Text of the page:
From The Garage: Presentation Translator

Presentation Translator

The annual Microsoft Build conference is running at the moment and amongst other announcements I saw this one from the Microsoft Garage called “Presentation Translator”

This looks to be a plugin for PowerPoint that will offer some pretty neat features and is described on the website as:

As you speak, the add-in allows you to display subtitles directly on your PowerPoint presentation in any one of more than 60 supported text languages.

Additionally, up to 100 audience members in the room can follow along the presentation in their own language, and on their own phone, tablet, or computer.

There is some obvious scenarios where this functionality will be awesome when you have a multi-lingual audience you’re presenting to, however I can see a lot of value for this within Education as well. One situation would be for students who prefer to be able to read content to deepen their understanding. Having real time transcription (and translation) will certainly be an amazing demonstration of technology that will add real value to students and teachers alike.

This is not an official release yet but you can sign up for the preview here.

 

Pukekohe High eLearning Presentation

This afternoon I had the privilege of visiting Pukekohe High School where I had been invited to share some thoughts on effective eLearning and provide some inspiring examples.

It was a great audience who asked interesting questions at the end and seemed to appreciate some of these examples from my experience and those of other teachers I have worked with.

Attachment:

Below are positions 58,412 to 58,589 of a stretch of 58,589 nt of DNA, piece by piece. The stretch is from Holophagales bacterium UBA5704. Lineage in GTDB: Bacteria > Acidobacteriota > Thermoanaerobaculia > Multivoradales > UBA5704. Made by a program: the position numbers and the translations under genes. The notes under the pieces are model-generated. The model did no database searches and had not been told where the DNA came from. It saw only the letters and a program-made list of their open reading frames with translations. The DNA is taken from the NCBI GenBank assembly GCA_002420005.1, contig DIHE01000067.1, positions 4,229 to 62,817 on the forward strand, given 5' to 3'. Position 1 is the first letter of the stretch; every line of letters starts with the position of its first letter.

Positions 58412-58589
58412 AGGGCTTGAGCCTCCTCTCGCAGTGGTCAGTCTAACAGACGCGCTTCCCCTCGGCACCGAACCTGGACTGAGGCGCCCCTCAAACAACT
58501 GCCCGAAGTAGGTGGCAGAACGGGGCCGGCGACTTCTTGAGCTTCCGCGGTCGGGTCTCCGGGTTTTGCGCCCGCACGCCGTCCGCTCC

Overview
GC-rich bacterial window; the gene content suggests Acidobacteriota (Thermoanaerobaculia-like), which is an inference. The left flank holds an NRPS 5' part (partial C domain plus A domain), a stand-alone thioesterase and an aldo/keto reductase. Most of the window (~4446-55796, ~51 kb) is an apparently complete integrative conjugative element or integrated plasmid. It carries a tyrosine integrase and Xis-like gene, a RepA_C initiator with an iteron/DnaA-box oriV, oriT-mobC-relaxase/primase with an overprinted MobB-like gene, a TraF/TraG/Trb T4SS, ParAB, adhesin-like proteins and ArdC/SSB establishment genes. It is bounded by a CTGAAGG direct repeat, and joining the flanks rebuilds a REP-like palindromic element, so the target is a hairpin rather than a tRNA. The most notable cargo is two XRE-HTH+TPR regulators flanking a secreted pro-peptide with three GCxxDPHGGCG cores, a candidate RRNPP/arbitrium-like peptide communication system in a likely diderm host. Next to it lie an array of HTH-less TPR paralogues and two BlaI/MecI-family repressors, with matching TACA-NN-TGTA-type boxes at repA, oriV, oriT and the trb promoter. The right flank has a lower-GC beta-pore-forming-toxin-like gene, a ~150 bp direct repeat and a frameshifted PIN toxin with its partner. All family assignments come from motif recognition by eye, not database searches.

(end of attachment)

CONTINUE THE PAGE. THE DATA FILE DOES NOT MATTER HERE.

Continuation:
You can download a full copy of the presentation here and I’ve embedded a copy below:

The key for me is basing effective eLearning on the Key Competencies from the NZ Curriculum – these provide a rock solid foundation for teachers to ensure their use of technology is aligning with strong pedagogy. I particularly like the elements of student reflection on their own learning and the influence of technology and these reflections are included in the videos in the above PowerPoint.

samr-divingAs usual, the SAMR model is present too – again, a great taxonomy for teachers to review their teaching units and ensure a range of technologies are being used across their classes.

If you have any comments on the presentation or other great ideas for eLearning leave a comment in the section below.

Editing With Natural Hand Gestures & Digital Inking

Over the last couple of years I have had innumerable conversations with teachers who love the power of OneNote for editing student work quickly and easily, especially when combining the digital inking experience on a tablet such as a Surface Pro. Perhaps the best example of this was the recorded conversation I had with the Head of English at St Andrew’s College:

I’ve been really excited to see that a couple of new editing features have been added to Word, Excel and PowerPoint in Office 2016 and these are:

  • Ink Editor – easily markup / remove text using natural hand gestures with your pen
  • Ink Replay – if you’ve made significant comments on a Word, Excel or PowerPoint document sometimes it can be hard for your fellow editor to understand your train of thought. With Ink Replay, they can watch your edits all over again.

I’ve made a short video showing how this can be achieved:

Sticky Notes Powered By Cortana Intelligence Suite:

Another cool feature of Windows 10 is the Sticky Notes. In and of themselves, they operate very similarly to sticky notes on any other operating system. However, you can now give them a real power boost by linking to the Cortana Intelligence Suite to give you insights and do more.

To do this, you first need to enable the insights:

sticky-notes

To leverage the power of Cortana you need to Enable Insights

Once this is done you can see the power immediately as demonstrated here:

Putting to one side the very clever intelligence that lies beneath the surface to enable things like Ink Editor and smart Sticky Notes, the real benefits here is the saving of time. Editing a document with natural hand gestures and a digital pen remains the most efficient method for most people. Similarly, having your natural handwriting analysed for key words or phrases and reminders generated speeds up some of the more mundane tasks we all have to deal with in life.

If you’ve not given these a go, try them out now and feel free to leave a comment below on any neat ways you’ve used this technology.